Few things are more transformative than a college degree or certificate, data shows, increasing individual wealth and health, and boosting regional economies.
But California has a problem: By 2030, the state will fall roughly 1.1 million college graduates short of economic demand, the Public Policy Institute of California reports.
To close this gap, Sacramento State is leading a major initiative to, by 2025, increase to 60 percent the number of individuals in the Sacramento area with a degree or postsecondary credential. The initiative, called ProjectAttain!, is a partnership between Sacramento State and Align Capital Region, and will bring together stakeholders from a variety of industries to promote educational attainment.
“There is a plethora of reasons why someone may not have been able to finish college, from financial trouble to family obligations,” says Jenni Murphy, dean of the College of Continuing Education (CCE), who has made educational attainment a top priority.
“Sacramento State, through CCE, has a long history of helping working-age adults in the region realize their dream of a college degree or credential, and as a result, we are uniquely positioned to take on this critical challenge.”
ProjectAttain! got a preliminary start in May, when the college and Align Capital Region hosted the inaugural Summit on Educational Attainment for Working Age Adults at Sacramento State Downtown. The event brought together leaders in business, government, education and the community to discuss the issue and begin outlining a path forward.
The summit prompted formation of the ProjectAttain! Alignment Team, which will identify specific strategies to increase educational attainment in the Sacramento region and includes members from the public and private sectors.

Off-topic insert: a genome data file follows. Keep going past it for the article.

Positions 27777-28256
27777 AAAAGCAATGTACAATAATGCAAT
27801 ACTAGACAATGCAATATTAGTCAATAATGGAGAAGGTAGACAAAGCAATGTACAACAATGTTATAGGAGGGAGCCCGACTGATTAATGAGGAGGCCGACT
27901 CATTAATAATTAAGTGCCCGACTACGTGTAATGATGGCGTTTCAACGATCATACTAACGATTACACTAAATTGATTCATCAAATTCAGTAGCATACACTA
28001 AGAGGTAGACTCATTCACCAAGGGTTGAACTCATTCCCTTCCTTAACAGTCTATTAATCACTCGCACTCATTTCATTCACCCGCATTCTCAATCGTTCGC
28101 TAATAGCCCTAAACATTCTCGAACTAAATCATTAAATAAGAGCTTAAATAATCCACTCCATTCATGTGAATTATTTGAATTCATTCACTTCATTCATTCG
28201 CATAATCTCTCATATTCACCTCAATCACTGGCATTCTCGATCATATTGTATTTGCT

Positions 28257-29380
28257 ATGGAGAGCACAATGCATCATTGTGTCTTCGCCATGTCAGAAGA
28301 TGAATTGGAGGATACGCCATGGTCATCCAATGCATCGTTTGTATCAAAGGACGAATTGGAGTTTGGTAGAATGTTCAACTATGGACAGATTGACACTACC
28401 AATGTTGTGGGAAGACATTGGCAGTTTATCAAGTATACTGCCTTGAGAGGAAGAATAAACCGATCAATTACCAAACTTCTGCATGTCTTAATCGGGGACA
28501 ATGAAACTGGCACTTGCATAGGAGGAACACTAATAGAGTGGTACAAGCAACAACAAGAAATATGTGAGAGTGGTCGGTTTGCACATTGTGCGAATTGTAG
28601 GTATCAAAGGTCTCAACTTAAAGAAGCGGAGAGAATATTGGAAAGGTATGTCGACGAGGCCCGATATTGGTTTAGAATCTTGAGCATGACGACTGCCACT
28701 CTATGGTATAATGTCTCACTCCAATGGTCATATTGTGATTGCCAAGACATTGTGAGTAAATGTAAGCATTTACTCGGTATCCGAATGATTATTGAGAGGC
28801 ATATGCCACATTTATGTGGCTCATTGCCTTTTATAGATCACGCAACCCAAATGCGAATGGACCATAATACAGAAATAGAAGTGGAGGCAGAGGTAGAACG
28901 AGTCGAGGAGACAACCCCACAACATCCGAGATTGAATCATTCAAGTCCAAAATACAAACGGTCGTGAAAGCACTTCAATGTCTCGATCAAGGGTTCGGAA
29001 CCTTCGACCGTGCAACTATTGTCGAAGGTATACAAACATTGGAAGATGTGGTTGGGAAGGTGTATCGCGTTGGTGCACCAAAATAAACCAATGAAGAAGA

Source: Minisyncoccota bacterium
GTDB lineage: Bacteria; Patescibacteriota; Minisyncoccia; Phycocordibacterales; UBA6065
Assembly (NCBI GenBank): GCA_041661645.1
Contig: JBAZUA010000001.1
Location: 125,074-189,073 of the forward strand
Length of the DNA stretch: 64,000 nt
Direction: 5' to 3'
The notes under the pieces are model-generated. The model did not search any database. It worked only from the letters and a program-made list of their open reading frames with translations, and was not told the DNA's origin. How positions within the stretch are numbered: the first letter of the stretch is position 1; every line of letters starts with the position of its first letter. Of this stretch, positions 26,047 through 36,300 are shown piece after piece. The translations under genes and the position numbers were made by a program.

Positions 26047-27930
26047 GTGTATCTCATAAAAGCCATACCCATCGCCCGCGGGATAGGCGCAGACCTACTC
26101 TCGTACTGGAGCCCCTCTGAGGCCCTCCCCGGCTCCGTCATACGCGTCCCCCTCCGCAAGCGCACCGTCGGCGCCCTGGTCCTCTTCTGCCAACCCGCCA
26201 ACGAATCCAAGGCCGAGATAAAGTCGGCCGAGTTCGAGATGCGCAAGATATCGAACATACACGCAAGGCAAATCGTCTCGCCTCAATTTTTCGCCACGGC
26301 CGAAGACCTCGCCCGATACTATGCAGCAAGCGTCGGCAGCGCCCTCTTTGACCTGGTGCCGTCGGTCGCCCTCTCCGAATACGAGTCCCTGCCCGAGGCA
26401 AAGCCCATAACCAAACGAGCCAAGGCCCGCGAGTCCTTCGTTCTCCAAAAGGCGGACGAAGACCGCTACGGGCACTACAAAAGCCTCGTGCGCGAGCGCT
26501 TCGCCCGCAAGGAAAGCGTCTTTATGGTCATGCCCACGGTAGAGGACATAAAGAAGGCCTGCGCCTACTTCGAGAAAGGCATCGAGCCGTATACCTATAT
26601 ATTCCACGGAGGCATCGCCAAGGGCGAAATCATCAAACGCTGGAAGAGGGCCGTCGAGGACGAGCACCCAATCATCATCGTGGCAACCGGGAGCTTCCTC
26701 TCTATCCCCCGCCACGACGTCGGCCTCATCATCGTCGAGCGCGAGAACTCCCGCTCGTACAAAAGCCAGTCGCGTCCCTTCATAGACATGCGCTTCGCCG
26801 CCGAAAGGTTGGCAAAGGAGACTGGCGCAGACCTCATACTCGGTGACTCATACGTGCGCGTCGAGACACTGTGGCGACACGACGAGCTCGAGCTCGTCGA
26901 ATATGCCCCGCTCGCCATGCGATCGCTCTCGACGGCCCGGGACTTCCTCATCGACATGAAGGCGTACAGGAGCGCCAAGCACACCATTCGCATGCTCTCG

Benefits of obtaining a college degree or certificate are clear. Individuals with postsecondary credentials are 25 percent more likely to be employed, 47 percent more likely to have health insurance, and 72 percent more likely to have a retirement plan, the Lumina Foundation says. Those factors ripple throughout the region in the form of an increased tax base, more direct spending on goods and services, higher levels of charitable giving, and a stronger ability to recruit and attract employers.
Align Capital Region will primarily function as a facilitator, bringing the various stakeholders together and leading them through the process of building consensus, brainstorming solutions and developing an action plan.
Sac State alum David Inniss, Align's interim president and CEO, considers the University a natural partner in the effort to boost educational attainment.
“The amount of Sacramento State graduates who are serving in this economy is a testament to the fact that it is an anchor university,” he says, mirroring Sacramento State President Robert S. Nelsen’s vision of a campus that is engaged with its community and committed to sparking positive change.
“This was an opportunity for us to legitimize our partnership with some tangible work that we’re going to do for the region.”
In particular, Murphy wants to focus on Sacramento’s approximately 62,000 “near-completers” – individuals who are within 15 units of a degree. More than half simply failed to complete an administrative process such as filing for graduation or returning an overdue library book. Those individuals – about 1.1 million statewide – represent an overlooked opportunity, Murphy says.
“These students have already invested in their education, and so has the state of California,” she says. “They’re so close, and we want to help them cross the finish line.”
CCE offers six degree-completion programs designed specifically for working adults, as well as a wide range of professional certificates and professional development programs in fields such as health and emergency services, human resources, business and management. ProjectAttain! will draw on these as well as Sacramento State's traditional degree programs as part of its effort to promote reaching educational goals.
“Working-age adults are an economic powerhouse who have earned valuable life and work experience,” says Nelsen, who also serves on the Align Capital Region board of directors. “They deserve our support in earning their degree or credential.
"We have a responsibility to serve all students, including those who started college but had to stop along the way.”
More information about ProjectAttain! can be found on the organization's website. – Jonathan Morales